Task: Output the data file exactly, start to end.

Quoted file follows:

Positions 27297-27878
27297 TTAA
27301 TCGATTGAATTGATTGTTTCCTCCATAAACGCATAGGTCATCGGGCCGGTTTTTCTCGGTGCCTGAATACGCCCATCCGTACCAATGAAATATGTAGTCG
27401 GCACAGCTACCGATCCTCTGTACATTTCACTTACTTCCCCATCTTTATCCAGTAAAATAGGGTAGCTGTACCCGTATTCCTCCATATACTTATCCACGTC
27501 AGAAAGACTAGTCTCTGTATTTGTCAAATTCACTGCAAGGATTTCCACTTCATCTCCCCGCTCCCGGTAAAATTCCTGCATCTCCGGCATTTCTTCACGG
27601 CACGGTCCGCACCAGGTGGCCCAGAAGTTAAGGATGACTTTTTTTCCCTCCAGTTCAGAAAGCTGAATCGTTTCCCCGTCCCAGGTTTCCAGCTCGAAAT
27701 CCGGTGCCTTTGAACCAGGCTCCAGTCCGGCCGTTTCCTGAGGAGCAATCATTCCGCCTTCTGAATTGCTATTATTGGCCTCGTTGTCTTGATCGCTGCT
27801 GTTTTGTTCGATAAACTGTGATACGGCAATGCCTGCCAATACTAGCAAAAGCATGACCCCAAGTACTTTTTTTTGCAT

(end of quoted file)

Positions 27297-27878
27297 TTAA
27301 TCGATTGAATTGATTGTTTCCTCCATAAACGCATAGGTCATCGGGCCGGTTTTTCTCGGTGCCTGAATACGCCCATCCGTACCAATGAAATATGTAGTCG
27401 GCACAGCTACCGATCCTCTGTACATTTCACTTACTTCCCCATCTTTATCCAGTAAAATAGGGTAGCTGTACCCGTATTCCTCCATATACTTATCCACGTC
27501 AGAAAGACTAGTCTCTGTATTTGTCAAATTCACTGCAAGGATTTCCACTTCATCTCCCCGCTCCCGGTAAAATTCCTGCATCTCCGGCATTTCTTCACGG
27601 CACGGTCCGCACCAGGTGGCCCAGAAGTTAAGGATGACTTTTTTTCCCTCCAGTTCAGAAAGCTGAATCGTTTCCCCGTCCCAGGTTTCCAGCTCGAAAT
27701 CCGGTGCCTTTGAACCAGGCTCCAGTCCGGCCGTTTCCTGAGGAGCAATCATTCCGCCTTCTGAATTGCTATTATTGGCCTCGTTGTCTTGATCGCTGCT
27801 GTTTTGTTCGATAAACTGTGATACGGCAATGCCTGCCAATACTAGCAAAAGCATGACCCCAAGTACTTTTTTTTGCAT